Zenpukuji Park is beloved by the locals as a place where they can go to relax. The pond located in the middle of the park is broken into the upper and lower ponds, and the water is so clear that it is even used as an auxiliary water source for the Kanda area. The pond itself is approximately 37,000 square meters, and the sakura tenderly bloom towards the surface of the water. The path by the Zenpukuji River leading from Nishi Ogikubo to the lower pond is surrounded by sakura trees, and all the blossoms color the walkway to the park in a beautiful pink color.
The park is about a 15-minute walk from the closest station, which is why it is the perfect place for the local residents to quietly enjoy the sakura. There are also boats available for rent (fee required; only available on weekends and holidays), so you can gaze at the sakura while floating on the water as well.
Mukojima Hyakkaen is a historical garden whose construction dates back to the Edo Period (1603-1868). It was founded by a local antique shop owner with the help of artist acquaintances who wanted to create a park that could be enjoyed by the common people. The garden was created by top-tier people of culture, and has picturesque elements that are different from other majestic gardens in Tokyo that belonged to feudal lords, such as Koishikawa Korakuen and Rikugien Garden.
A wide variety of colorful flowers bloom throughout the seasons, numerous species popping up over a long length of time. The sakura can be seen over the span of a couple of months, with cold-weather blossoms blooming in late February and Fugenzo sakura appearing in late April. This park is particularly popular right now as a hidden spot where you can take pictures of both sakura and the Tokyo Skytree.
Tsukishima Sumida River Terrace and Harumi Canal
Sumida River Terrace is a walkway located by the Sumida River, a 28km river running from Kita Ward to Chuo Ward. The terrace was built for leisure, and people often take strolls or jog alongside it. Sumida Park by the upper part of the river is often crowded with tourists, but the Sumida River terrace by the lower part of the river, near the Chuo Bridge that connects Tsukishima with Nihombashi, is wide and open, which makes it a popular place for families to bring their kids to.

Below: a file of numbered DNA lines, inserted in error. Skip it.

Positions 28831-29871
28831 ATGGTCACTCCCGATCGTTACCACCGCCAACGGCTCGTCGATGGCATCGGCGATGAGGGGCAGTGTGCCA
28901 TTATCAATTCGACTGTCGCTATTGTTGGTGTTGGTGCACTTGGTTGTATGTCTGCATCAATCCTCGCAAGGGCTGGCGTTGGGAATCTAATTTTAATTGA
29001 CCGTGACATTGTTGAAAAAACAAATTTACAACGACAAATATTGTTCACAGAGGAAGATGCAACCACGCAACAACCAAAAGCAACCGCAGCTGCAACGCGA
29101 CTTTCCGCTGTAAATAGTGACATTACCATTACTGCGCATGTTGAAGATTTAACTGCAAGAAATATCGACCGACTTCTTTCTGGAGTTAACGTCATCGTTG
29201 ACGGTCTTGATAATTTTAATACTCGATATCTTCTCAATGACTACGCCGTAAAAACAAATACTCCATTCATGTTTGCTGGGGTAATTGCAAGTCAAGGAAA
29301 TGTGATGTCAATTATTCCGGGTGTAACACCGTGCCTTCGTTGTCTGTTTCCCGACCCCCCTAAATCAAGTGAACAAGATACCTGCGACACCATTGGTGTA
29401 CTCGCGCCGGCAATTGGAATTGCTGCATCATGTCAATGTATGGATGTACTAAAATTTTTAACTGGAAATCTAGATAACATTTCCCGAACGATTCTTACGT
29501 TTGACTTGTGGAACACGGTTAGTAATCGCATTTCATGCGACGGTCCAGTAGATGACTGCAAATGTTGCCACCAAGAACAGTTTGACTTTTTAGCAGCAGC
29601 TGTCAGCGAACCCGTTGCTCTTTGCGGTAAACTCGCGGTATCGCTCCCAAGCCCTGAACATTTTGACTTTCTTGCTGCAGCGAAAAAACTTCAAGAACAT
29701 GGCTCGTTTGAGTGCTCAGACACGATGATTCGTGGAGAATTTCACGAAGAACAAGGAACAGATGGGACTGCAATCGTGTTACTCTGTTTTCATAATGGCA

Further downstream, the area by Tsukishima is only well known to local residents, which makes it perfect for those who want to enjoy the sakura in peace. Locals love taking strolls in Tsukada Park or by Tsukada Bridge, famous for its red handrails. Tsukishima is beautiful at nighttime, lit up by the lines of apartment buildings, and is a highly recommended sakura viewing destination.
Oyokogawa and Kikukawa Bridge
Sumida Ward is known for its many tourist spots such as the Tokyo Skytree and the Edo-Tokyo Museum. The Oyokogawa River, one of the waterways that flow south from Narihira Bridge, is a go-to sakura viewing spot for the residents. There is a narrow walkway by the river, and the sakura branches hanging overhead create a tunnel seeming to extend forever. Tokyo Skytree can also be seen from here, making it a popular secret spot to take beautiful photos.
The Fukuju Bridge, on the eastern side of the Museum of Contemporary Art Tokyo, and the Kikukawa Bridge, located between Kikugawa and Sumiyoshi stations on the Toei Shinjuku Line, are great places to be able to see both banks at the same time. It is within walking distance of Kiyosumi Shirakawa and Kinshicho, but as the immediate surrounding area is residential, it is not well known by those other than the locals. Why not head north towards Tokyo Skytree, enjoying the view of the sakura and modern architecture along the way?
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The information in this article is accurate at the time of publication.